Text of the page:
(My PR in the marathon is 3:07, and I’ve found roughly every 45 minutes/5ish miles works for me.)
Since most energy gels come from simple sugars, they will be absorbed into your bloodstream as glucose, and will then be absorbed into the muscles.
Why are Gels the Most Popular?
It’s important to note, while gels are the most common energy source, they aren’t the only energy source. Other sources include gummies, to bars, and drink mixes, there are several ways to consume calories.
Many athletes prefer gels because they are easiest to carry, portable, light, easy to open, squeeze, and consume while running. Since gels are premade, you also don’t have to worry about replicating the same formula like mixing a powder.
How to take a Gel:
Gels are different from other energy sources. Since they are a concentrated carbohydrate and sugar source, you must take them with water. Taking them alone or with an Electrolyte drink can result in stomach issues later down the road.
Without water, gels take longer to consume. If you take a gel with another energy source (like Gatorade), you could take too much simple sugar. Too much simple sugar will likely leave you with an upset stomach or a sugar spike followed by a crash.
Which type of fuel is best?
We all know by now, every brand of anything claims to be the best ever. But there isn’t much scientific proof about the actual best. It’s all personal. The fuel you choose comes down to trial and error and finding out what works for you.
Check out these popular picks
Clif Energy Shot: Inspired by the chews, thicker gel
Gatorade Endurance: known for a thinner consistency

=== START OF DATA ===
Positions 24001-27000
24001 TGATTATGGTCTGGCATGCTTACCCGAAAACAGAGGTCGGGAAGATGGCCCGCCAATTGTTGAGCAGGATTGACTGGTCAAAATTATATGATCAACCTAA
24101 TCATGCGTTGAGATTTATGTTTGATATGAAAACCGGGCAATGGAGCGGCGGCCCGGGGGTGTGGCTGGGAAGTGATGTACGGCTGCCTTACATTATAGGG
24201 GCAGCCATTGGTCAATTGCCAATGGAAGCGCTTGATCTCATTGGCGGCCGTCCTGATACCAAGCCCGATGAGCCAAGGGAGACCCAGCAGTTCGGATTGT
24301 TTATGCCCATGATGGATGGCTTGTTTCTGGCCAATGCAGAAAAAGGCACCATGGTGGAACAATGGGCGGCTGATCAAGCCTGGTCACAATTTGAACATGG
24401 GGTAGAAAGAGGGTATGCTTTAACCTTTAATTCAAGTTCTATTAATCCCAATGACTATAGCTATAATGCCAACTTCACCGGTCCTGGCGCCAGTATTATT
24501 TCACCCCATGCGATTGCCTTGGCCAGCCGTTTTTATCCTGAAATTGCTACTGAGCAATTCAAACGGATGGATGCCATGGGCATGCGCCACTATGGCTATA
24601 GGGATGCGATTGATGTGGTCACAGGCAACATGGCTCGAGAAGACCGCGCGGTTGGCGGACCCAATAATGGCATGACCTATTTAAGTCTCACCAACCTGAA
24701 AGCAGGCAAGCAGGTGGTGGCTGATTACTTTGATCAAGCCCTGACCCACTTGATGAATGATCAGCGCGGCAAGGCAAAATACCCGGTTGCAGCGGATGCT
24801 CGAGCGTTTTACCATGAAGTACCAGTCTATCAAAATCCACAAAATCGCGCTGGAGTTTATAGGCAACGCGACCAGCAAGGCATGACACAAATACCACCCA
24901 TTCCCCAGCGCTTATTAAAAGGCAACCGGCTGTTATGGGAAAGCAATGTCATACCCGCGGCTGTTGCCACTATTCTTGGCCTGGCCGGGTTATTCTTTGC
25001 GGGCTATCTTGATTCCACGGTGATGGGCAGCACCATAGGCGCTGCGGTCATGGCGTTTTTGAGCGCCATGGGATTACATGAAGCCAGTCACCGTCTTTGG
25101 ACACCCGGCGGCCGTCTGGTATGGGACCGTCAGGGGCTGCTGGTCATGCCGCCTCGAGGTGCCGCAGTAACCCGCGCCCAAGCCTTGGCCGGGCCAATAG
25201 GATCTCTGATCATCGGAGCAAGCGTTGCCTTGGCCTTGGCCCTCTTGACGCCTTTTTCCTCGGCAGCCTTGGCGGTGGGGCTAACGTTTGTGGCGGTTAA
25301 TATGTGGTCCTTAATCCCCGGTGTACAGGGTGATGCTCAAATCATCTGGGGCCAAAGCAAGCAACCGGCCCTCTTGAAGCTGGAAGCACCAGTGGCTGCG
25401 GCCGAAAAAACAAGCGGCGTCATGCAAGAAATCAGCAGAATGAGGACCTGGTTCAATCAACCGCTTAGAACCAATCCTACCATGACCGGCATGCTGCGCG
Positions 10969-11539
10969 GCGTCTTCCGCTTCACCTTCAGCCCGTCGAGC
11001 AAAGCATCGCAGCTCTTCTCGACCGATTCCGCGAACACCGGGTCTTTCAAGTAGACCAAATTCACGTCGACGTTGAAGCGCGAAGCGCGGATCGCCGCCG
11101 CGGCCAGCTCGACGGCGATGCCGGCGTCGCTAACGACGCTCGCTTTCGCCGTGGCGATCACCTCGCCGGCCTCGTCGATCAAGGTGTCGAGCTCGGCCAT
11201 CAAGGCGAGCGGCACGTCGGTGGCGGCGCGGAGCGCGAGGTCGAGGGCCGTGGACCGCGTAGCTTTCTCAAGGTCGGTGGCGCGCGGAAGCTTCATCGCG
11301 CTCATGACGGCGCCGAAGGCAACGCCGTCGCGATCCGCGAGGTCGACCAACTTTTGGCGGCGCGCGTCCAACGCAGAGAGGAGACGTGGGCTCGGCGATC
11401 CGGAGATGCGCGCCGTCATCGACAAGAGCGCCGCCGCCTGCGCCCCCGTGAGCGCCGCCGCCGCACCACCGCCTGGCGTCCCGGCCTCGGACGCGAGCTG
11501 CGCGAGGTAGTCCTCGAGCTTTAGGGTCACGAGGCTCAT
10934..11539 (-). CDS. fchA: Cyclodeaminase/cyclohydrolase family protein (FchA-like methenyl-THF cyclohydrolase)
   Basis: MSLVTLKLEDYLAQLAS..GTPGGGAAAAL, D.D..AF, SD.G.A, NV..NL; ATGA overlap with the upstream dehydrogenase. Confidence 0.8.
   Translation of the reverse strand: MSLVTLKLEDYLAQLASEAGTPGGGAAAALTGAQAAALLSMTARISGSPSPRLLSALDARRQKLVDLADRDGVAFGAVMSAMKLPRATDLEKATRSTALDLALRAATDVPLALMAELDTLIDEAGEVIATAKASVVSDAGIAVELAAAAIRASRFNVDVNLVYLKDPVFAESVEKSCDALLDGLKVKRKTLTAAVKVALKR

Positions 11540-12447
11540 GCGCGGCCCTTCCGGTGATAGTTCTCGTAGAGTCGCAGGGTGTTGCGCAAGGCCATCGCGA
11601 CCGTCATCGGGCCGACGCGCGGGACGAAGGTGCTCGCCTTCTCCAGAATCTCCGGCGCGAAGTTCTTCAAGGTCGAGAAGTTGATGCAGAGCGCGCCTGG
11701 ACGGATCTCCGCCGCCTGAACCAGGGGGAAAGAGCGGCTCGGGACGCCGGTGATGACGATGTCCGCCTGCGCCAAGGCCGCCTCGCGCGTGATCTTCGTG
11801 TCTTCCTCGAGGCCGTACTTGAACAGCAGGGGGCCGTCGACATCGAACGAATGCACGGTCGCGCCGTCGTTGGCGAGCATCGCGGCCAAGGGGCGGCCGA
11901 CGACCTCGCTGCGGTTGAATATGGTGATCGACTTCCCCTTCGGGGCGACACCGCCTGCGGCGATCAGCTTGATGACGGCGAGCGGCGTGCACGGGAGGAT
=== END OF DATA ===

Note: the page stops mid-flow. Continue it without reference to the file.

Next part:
Honey Stinger: Gluten Free
Huma: Double the Electrolytes
Generation UCan: Mixed with water and gentle on your stomach.
Gu: The original “gel” with several different flavors.
Gu Roctane: Designed for longer-lasting energy like ultras
Maurten: Designed for the breaking two project, uses hydrogel.
Skratch Labs: Makes bars, gels, and hydration mixes.
Ultima Replenisher: Mixed with water, no fructose syrup
Untapped: Uses maple syrup
Next week, we will dive into different brands of gels and energy sources. Why take one over the other? What are the benefits of each? Are there disadvantages?
Plus a giveaway including some of the brands.
Runners Love Yoga: Use LOLZVACAY for 20% Off (Ann has some cute items out)
Finally, thank you to everyone who has shared!
Sharing to one person or 10,000 only takes a second, and it’s the best thing you can do to help the newsletter grow! My goal is to reach 1000 subscribers by the end of the summer. Currently, the newsletter has 940.
Any feedback, good or bad, is always helpful. Is there a specific topic you want to see more about? Don’t be a stranger and let me know! This newsletter came about because people wanted to know more about fueling.
You can email me at FueledbyLOLZ@gmail.com.
I appreciate every single email and try to respond to each message.